Thursday 14 December 2017

What your stressed skin is trying to tell you

As dermatologists report dramatic increases in adult acne, Radhika Sanghani looks at how 'clean eating' and chaotic schedules can wreak havoc on your complexion

Loving the skin you're in: Examining the face for damage
Loving the skin you're in: Examining the face for damage
Cameron Diaz
Sarah Kugelman who started her own skincare range after suffering from acne problems

When Sarah Kugelman was in her early 30s, she was severely stressed. Her high-powered job in the beauty industry in Columbus, Ohio, meant she was working long hours, travelling regularly - and neglecting her health.

Now president and founder of her own skincare company, she suffered from various infections and illnesses, but not before she noticed an effect on her looks. "Everything was playing out on my skin," she explains, now some 20 years later. "I had no glow - it was really dull. I was only 31 and had accelerated signs of ageing with wrinkles.

"I also had cystic acne, not just occasional small breakouts. The spots were itchy and red, too, almost like an allergic reaction. I moved back home to my parents in New York. The family doctor said if you don't slow down, you won't live to 40. That was a huge warning for me."

When stressed, the adrenal glands produce cortisol, a hormone that can have an immunosuppressive effect, meaning bacteria that would normally be fought off can grow on the skin and lead to acne.

Stress can also cause DNA damage, leaving cells less able to repair themselves, leading to signs of accelerated ageing. As happened with Kugelman, stress can also lead to skin irritation as the body creates more histamines.

Dr Claudia Louch, a London-based dermatologist internationally famed for her natural approach, says she has noticed a dramatic increase in middle-aged women experiencing acne for the first time since their teenage years. Typically, they have perioral acne, which appears around the mouth and chin.

"I see it more because as women we face much more challenging roles than ever before," she explains. "We're expected to be mothers, have a career, a family. Jobs are demanding and there is stress about how we look. Women hammer away in the gym on top of it and that's another physical stress."

She believes that while stress can have a negative impact on the skin, it is often also linked to underlying causes - be they hormonal imbalances, yeast infections or poor nutrition. Cameron Diaz (inset right) suffered from adult acne, but said her skin improved when she stopped eating junk food.

Dr Louch's clinic tackles skin problems by investigating what is going on inside the body, via a full hormonal check, blood screen and hi-tech equipment looking at the skin. Clients are then often prescribed supplements, given full dietary plans and advised to use certain natural products to restore hydration to the skin. This two-pronged approach to battle-stressed skin is something Kugelman also recognised when she was dealing with her own issues.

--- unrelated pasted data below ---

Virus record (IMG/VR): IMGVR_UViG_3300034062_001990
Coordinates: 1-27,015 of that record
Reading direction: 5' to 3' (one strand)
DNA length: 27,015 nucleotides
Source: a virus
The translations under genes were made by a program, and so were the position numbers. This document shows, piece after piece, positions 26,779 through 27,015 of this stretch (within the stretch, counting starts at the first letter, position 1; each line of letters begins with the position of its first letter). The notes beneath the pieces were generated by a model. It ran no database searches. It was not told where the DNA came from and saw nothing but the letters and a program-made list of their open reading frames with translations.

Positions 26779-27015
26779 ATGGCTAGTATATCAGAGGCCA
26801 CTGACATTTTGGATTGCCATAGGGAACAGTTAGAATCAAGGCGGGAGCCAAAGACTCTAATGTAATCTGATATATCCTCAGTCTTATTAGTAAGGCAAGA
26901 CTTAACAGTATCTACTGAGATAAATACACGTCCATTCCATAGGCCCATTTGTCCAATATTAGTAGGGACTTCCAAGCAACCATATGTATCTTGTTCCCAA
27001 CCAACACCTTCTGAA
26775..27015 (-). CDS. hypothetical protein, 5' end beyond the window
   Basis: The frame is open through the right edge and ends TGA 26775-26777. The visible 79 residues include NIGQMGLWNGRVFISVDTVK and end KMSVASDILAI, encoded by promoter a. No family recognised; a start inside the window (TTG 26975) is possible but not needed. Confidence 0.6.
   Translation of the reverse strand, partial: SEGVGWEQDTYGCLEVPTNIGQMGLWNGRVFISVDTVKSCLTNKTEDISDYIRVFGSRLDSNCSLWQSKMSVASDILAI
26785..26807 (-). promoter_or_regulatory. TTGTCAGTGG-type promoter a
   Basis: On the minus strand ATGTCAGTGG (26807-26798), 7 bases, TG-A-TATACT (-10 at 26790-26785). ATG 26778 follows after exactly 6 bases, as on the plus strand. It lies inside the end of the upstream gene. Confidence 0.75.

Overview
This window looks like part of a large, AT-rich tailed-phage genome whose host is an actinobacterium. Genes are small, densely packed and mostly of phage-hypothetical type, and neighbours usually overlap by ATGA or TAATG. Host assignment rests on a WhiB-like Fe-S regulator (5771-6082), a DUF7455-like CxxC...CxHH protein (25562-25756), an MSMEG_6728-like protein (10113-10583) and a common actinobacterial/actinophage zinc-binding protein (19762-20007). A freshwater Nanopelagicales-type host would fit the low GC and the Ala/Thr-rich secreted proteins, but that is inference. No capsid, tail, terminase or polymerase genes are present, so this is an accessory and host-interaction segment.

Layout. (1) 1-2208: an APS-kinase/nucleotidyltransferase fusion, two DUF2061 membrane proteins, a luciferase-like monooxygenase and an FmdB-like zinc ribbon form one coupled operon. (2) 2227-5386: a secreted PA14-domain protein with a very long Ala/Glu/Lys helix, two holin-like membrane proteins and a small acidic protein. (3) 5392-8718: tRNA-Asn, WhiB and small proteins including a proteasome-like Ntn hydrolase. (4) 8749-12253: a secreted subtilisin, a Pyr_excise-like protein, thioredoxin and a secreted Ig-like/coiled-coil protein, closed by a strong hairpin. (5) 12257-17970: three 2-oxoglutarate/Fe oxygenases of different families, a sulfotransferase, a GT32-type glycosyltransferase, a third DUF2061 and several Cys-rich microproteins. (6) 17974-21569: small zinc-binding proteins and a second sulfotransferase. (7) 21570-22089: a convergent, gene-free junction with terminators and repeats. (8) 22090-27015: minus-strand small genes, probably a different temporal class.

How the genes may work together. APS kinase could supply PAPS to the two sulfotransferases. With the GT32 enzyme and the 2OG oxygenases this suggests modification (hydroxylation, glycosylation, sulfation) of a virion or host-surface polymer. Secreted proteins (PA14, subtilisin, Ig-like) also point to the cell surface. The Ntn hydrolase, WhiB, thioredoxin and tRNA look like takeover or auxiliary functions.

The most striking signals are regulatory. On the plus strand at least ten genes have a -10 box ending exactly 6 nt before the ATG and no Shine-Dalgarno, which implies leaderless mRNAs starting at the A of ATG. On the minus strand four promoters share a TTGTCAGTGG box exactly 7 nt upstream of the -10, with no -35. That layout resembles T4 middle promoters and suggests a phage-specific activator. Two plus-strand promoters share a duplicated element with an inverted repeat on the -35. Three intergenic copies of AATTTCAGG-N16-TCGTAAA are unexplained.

"It's a balance of dealing with what's going on inside as well as outside," she explains. "It's about seven to eight hours' sleep at night, drinking 32oz (four cups) of water a day, doing some kind of fitness regularly, doing some kind of meditation and learning when you're stressed.

"But dealing with what's going on outside is important, too. If you look into the mirror and your skin looks terrible, you won't feel good about yourself. Treat it from both ends."

Though she returned to her job in the beauty industry after battling with stress in her 30s, she was later inspired to set up her own beauty brand, Skyn Iceland (available in Marks & Spencer), which treats stressed skin "using pure and potent ingredients", such as gooseberry extract. People suffering with sudden acne linked to stress are also advised to try and reduce their stress levels by improving their diet and exercise.

Yet Dr Louch warns that often, without correct guidance and information, this can have an adverse effect - particularly with the rise of "clean eating" as people forego important nutrients in favour of a high-sugar diet, often believing that because they have cut out refined sugar, it "doesn't count".

"A lot of people think they're eating healthily, but they're not," she says. "A lot of diets are high in fat and sugar, (and include) things like nuts and seeds. People substitute dairy with nut milk, which is just sugar. And 10 nuts have the same calories as a chocolate bar. They eat more avocados and salmon, which is better than saturated fat, but fat is fat."

She also warns that too much exercise can lead to an increase in stressed skin, as the body becomes physically exhausted.

"A lot of people overdo it, whether overweight or underweight. It's a stress to your body because it has to repair injuries and balance things out. I always say your body needs a break, so do it on alternate days. You should be moving but not overdoing it."

The path to treating stressed skin is not as simple as popping a pill. But by improving health and nutrition, as well as treating the skin with the products it needs, it can eventually clear. For Kugelman, stressed skin is firmly in the past. "People always tell me I have beautiful skin now," she laughs. "I'm 53 but people think I'm in my 30s. It shows it is possible."

Irish Independent

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